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How do I Choose the Best Wire Wheels?

By Lori Kilchermann
Updated May 23, 2024
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To ensure that the best wire wheels are purchased for a particular application, it is best to thoroughly analyze the intended purpose of the vehicle. Whether it be for a period-correct restoration, a classic customization or a show vehicle, there are different versions of wire wheels that each fit a particular use. Details such as finish, spoke type and even the method of mounting the wire wheels to the vehicle are all variables that should be weighed when choosing wheels. Many manufacturers of wire wheels have detailed information online that can aid a potential buyer in choosing the best wheels with the proper design qualities for a given application.

In order to choose the best wire wheels for a period-correct restoration project, it is imperative to accurately decipher the build code of the intended vehicle. Many vehicles were equipped with different styles of wire wheels depending upon the trim level of the vehicle build. Subtle differences in center caps, spoke numbers and even finish types can make the difference between a quality restoration and a mishmash of options and trim. The difference can be as elusive as which type of tire the vehicle has mounted. Whitewall tires, for example, will often use a different style of wheel than the same exact vehicle equipped with black-wall tires.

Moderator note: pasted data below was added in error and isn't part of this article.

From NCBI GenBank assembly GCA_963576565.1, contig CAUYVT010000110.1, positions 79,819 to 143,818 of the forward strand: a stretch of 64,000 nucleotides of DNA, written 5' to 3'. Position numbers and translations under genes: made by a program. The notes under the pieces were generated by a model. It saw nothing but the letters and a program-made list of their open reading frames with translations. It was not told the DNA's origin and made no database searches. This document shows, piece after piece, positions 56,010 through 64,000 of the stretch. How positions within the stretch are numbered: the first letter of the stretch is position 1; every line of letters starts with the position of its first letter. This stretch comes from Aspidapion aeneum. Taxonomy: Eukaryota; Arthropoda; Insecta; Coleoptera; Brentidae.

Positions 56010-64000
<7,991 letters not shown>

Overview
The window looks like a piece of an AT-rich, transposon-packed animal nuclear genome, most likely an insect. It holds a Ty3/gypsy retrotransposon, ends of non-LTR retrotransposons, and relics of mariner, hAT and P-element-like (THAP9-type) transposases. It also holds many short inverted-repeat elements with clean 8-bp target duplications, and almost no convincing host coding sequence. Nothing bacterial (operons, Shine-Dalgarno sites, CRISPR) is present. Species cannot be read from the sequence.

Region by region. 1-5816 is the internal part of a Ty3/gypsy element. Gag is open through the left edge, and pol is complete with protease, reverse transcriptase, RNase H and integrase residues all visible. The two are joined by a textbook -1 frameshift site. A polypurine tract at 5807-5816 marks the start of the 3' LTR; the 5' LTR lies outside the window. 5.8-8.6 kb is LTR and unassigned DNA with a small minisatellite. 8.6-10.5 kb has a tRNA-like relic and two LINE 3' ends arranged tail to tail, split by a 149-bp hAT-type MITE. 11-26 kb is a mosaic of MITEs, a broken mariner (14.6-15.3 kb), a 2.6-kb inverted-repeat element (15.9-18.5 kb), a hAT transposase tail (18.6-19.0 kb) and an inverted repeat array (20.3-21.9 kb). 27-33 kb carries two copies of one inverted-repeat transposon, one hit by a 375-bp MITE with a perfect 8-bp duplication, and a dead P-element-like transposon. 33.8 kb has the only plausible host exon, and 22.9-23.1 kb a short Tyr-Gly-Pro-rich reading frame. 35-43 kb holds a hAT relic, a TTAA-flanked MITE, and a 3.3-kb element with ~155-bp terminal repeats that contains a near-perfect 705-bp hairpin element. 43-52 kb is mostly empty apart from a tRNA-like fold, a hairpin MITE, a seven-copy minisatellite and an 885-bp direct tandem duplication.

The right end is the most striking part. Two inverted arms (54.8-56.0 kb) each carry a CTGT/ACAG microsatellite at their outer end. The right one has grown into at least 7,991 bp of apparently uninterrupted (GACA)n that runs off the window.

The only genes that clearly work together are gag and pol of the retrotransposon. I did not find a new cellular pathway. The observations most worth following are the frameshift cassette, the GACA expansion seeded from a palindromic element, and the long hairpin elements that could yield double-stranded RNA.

When choosing a set of wire wheels for a show or custom vehicle, the choice typically falls to owner preference. Spoke wheels are usually offered in several finish options, from painted to gold-plated. In order to choose the best wheels for a particular customized show car, the finish of the vehicle is typically the deciding factor. Popular flat finishes such as flat black or flat red primer-style paint jobs are often complimented by a painted wheel in gloss red or even chrome. Bright candy finishes lend themselves to gold-plated wheels.

The method of attachment is the final step in selecting the best wire wheels for many vehicle owners. While the majority of wheels use the common lug nut and threaded stud to fasten the wheels to the vehicle, some high-end customs and originals use a knock-off wheel system. The knock-off generally uses a hub attached to the vehicle's brake hub. This knock-off hub uses a center-threaded stud surrounded by drive pins with the typical number consisting of six pins. The wire wheels are placed over the center stud and engage the drive pins with machined locations on the inside of the wheel, while a center fastener is threaded onto the center stud, effectively locking the wheel into place.

WikiMotors is dedicated to providing accurate and trustworthy information. We carefully select reputable sources and employ a rigorous fact-checking process to maintain the highest standards. To learn more about our commitment to accuracy, read our editorial process.
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